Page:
Each year Warren writes his managers and asks them to decline all speech requests without checking with him. Mr. Buffett does not accept speaking requests from me, either.
Warren Buffett does not have an email address. Please note that since he receives 250 - 300 letters per day, unsolicited investment proposals go unanswered. Correspondence regarding charitable gift requests also receive NO response and are best sent to the Bill and Melinda Gates Foundation. Any communication to the Bill and Melinda Gates Foundation mentioning a referral from me is not read.
Warren likes to tease that he plans to retire 5 years after his death and then conduct regular séances with his board of directors. Actually he is born to do what he is doing, does it for the smallest salary [$100,000] of any of the Fortune 500 CEOs, without any stock options or without ever selling a single share of his stock, and has the type of job [allocating capital and finding, selecting and keeping talented managers] that is actually done better with a few gray hairs.
I have written a separate chapter in The Warren Buffett CEO titled Berkshire Post Buffett detailing what selection criteria the board of directors may consider when choosing Warren's successor(s). A possible but not likely candidate is mentioned, along with the criteria for selection.
Best to check his website for all things related to Warren Buffett. Start by reading his annual letters to shareholders and make a note to attend the mother of all annual meetings, the first Saturday in May in the heartland of Capitalism, Omaha, Nebraska.
Warren's job will be divided into three. One person, most likely a Buffett family member and his son Howard, will be named chairman of the board to maintain the unique family style corporate culture. Another, most likely someone like Lou Simpson of GEICO, will be named CEO in charge of capital operations. And another will be named CEO of operations. This CEO business model is already successfully in place at GEICO Auto Insurance.
Each is paid a cash salary and additional compensation based on the profits of their individual business. If the business manager owned the business before selling to Berkshire, he or she may continue to own as much as 20 percent of the business and enjoy an annual earnings distribution. Stock options are never used as management compensation and the measurement and focus is on what is going on inside the business, particularly earnings and changes in book value.
Q. I am perplexed in Buffett's investment in Level 3 because it runs contrary to everything he has ever written and said and there is not predictability to Level 3 in any way. Even if you ask LVLT CEO James Crowe he will say that he does not know what his business will look like one year out in the future and thus there is no visibility. Why would Warren make an investment in an enterprise where technology changes the business everyday? I know he likes to bet on CEOs (thanks to your book) but this business is really tough. If he were to make a technology investment it would be Microsoft, which certainly has much more visibility. What are your thoughts?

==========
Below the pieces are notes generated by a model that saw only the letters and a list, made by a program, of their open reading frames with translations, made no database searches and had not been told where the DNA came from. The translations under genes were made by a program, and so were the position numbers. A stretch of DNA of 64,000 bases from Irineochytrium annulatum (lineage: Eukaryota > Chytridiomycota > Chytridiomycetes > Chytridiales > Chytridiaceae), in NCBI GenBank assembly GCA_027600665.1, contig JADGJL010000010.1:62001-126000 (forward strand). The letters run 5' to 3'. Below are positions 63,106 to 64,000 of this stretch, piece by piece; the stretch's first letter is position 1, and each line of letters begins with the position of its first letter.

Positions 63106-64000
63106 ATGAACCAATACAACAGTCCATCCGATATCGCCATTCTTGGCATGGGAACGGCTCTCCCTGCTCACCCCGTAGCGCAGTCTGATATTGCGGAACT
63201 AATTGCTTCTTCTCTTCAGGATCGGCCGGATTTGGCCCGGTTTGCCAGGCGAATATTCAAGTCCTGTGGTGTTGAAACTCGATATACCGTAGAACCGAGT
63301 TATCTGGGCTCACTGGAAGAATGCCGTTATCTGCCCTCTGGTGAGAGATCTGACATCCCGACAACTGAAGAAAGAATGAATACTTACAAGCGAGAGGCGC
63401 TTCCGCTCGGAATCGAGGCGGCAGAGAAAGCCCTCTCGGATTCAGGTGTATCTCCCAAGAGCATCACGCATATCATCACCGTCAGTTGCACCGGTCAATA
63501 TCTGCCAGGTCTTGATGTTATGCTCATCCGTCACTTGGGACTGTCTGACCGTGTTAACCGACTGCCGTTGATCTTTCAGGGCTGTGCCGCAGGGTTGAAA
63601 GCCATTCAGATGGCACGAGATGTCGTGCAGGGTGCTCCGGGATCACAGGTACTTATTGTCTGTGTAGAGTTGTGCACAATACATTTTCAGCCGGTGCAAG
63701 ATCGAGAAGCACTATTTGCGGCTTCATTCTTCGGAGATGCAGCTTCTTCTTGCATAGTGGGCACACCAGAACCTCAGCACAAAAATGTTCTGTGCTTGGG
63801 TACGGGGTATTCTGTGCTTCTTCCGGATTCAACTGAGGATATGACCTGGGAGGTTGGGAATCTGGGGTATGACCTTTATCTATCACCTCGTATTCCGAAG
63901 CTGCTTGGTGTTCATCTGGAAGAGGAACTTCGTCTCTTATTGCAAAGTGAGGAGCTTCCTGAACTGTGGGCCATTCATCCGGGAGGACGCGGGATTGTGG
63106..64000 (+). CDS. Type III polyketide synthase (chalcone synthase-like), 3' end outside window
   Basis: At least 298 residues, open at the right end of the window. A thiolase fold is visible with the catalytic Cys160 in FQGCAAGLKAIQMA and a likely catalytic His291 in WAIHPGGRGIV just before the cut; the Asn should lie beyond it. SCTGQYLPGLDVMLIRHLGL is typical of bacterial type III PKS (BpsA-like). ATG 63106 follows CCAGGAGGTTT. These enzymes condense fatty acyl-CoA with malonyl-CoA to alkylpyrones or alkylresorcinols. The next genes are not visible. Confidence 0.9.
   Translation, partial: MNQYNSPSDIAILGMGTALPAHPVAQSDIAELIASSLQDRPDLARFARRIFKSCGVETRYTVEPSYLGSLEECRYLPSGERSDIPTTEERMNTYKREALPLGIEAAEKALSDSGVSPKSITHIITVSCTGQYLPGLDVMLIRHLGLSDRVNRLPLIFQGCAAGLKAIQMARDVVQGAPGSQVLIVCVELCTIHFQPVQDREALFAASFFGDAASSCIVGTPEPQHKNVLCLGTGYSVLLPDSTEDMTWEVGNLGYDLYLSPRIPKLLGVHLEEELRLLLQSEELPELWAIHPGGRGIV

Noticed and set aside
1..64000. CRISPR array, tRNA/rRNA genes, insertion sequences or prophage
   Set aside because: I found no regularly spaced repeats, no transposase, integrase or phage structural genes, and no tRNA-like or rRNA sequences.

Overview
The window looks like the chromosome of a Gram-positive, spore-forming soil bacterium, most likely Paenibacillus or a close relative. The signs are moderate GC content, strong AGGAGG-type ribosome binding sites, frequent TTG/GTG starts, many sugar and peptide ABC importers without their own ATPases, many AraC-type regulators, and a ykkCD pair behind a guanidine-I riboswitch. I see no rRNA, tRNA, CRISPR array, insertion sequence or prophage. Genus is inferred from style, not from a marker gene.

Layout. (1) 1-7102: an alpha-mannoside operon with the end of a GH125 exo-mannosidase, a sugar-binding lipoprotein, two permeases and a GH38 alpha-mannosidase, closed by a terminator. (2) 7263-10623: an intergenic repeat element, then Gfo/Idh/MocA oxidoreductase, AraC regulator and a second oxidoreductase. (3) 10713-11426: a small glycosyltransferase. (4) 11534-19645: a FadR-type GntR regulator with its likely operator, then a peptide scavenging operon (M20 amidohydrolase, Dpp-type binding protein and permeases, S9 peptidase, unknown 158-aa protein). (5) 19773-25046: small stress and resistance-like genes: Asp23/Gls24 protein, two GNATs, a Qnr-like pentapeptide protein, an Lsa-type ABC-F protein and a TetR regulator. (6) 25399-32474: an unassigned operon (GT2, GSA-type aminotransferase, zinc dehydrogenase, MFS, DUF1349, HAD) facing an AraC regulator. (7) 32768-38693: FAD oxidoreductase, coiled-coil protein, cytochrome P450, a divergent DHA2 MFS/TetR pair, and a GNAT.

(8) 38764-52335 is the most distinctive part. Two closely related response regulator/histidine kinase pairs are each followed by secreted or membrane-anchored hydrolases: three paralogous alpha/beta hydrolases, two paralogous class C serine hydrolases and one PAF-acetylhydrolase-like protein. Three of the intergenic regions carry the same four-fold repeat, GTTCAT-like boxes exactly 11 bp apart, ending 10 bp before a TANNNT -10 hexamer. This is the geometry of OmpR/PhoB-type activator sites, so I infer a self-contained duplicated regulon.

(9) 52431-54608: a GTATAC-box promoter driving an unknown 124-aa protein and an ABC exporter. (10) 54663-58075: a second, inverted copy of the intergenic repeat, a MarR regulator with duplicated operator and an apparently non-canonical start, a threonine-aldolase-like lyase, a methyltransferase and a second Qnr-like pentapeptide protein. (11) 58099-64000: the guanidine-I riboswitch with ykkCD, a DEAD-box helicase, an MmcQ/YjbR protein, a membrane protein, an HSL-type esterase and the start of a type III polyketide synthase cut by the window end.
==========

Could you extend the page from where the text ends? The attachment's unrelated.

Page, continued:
A. My take on Level 3 is Warren bought a convertible bond paying an attractive rate of interest that has already doubled in value. This is the same way he got into many other investments, e.g. Gillette, US Air. The Buffett CEO in this case is Walter Scott. Without him I doubt he would have done the deal. If you remember Walter brought him the MidAmerican deal which is now one the largest and most profitable divisions of Berkshire. MidAmerican, in two short years, has revenue of $6 billion and earnings of $300 million. It is already larger than the flight services division. Energy, at the right price, may become the second largest component of BRK. He bought LVLT at the maximum point of pessimism and at $100 million it only represents the equivalent of one week's cash flow for BRK. Remember this is a high yield bond not an equity investment, although at Warren's option it may become one. What is amazing is that for about the same amount of money he bought the largest furniture store chain in Texas and no one ever talks about that purchase. LVLT fascinates most people because of the Walter Scott connection, technology relationship, the apparent contradiction to Warren’s investment principles and the fact that so many Omaha and Berkshire shareholders have lost 90 cents of every dollar invested in this company.
No, Berkshire Hathaway is a conglomerate made up of over 100 wholly owned subsidiaries as well as a handful of partly owned common stocks. It has significant property and casualty insurance businesses, cash and fixed income investments.
No. Berkshire Hathaway is listed on the New York Stock Exchange under symbol brka and brkb. The B shares trade and are worth 1/1500th the economic value of the A shares. As an example, if the A shares trade for $150,000 then the B shares will trade for $100. You must purchase and sell your shares through a NYSE licensed online, discount or full service stockbroker.